Additionally, any US action would have to be seconded by the major European powers. Anyone want to put money on that happening? With Russia being a major economic partner of Germany and France always looking to gain any economic advantage it can, a unilateral US move would merely be opening the door for these competitors to take up the slack. Perhaps capitalism really does contain the seeds of its own destruction.


Other, political, sanctions could be sought – like trying to kick Russia out of the WTO or the G8, but while humiliating, those are unlikely to achieve much except increase Mr. Putin’s popularity in Russia as a victim of Western aggression and the sole defender of the Rodina. There might also be financial sanctions against Russian companies or Russian politicians, such as a freezing of their overseas assets. This would require Europe to play ball since the majority of Russian bank accounts are in European banks. Not likely.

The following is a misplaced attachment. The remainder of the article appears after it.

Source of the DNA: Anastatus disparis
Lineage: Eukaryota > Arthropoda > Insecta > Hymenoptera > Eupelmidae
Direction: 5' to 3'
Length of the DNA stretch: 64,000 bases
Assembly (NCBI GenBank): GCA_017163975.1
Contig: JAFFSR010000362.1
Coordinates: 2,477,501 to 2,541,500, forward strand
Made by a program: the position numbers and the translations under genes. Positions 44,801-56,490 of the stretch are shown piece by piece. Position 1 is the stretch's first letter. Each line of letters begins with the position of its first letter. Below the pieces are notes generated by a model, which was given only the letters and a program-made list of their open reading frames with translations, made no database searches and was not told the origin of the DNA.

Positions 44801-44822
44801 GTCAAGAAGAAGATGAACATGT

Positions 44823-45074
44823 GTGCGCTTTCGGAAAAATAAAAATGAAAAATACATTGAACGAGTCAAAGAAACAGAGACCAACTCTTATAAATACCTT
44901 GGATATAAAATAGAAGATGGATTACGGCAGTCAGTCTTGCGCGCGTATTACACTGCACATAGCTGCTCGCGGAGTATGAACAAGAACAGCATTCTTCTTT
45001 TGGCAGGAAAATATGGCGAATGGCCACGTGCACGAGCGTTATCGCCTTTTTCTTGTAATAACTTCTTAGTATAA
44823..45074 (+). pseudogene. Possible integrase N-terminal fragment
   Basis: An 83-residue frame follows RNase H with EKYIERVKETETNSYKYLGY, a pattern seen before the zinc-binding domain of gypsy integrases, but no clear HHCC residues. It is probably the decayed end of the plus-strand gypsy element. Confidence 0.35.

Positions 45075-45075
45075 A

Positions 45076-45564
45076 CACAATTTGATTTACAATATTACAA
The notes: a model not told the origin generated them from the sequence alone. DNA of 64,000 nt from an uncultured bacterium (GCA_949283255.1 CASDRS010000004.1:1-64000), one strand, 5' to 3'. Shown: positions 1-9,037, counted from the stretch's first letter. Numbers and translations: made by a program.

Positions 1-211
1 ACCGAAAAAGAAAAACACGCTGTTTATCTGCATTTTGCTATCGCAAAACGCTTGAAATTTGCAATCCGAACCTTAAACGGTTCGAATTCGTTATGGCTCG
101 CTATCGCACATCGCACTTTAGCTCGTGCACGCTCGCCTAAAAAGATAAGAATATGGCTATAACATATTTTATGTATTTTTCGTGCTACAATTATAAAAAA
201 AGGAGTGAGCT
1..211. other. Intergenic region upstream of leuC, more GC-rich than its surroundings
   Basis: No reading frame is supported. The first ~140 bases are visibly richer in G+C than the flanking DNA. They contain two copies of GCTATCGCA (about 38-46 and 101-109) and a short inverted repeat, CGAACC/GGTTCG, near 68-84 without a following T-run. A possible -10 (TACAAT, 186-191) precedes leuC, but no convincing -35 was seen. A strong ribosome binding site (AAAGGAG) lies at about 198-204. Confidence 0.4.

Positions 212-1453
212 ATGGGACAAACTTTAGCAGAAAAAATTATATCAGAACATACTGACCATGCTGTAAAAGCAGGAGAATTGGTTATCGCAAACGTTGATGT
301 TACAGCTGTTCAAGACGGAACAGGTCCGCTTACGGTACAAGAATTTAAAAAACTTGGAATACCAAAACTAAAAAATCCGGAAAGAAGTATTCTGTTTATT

Making Russia a pariah state isn’t in anyone’s interest anyway. The potential for even greater mischief is too great. If Russia felt they had nothing to lose, they might be tempted to help Iran with the militarization of their nuclear program. They might be more aggressive in their support for other dictators, like Nicolás Maduro, who is engaged in the violent suppression of dissent at home. Russia would stop collaborating in the anti-money laundering regime that is one of the more effective tools in the War on Terror. In short, the world needs Russia to remain engaged in the status quo system, whether we like it or not.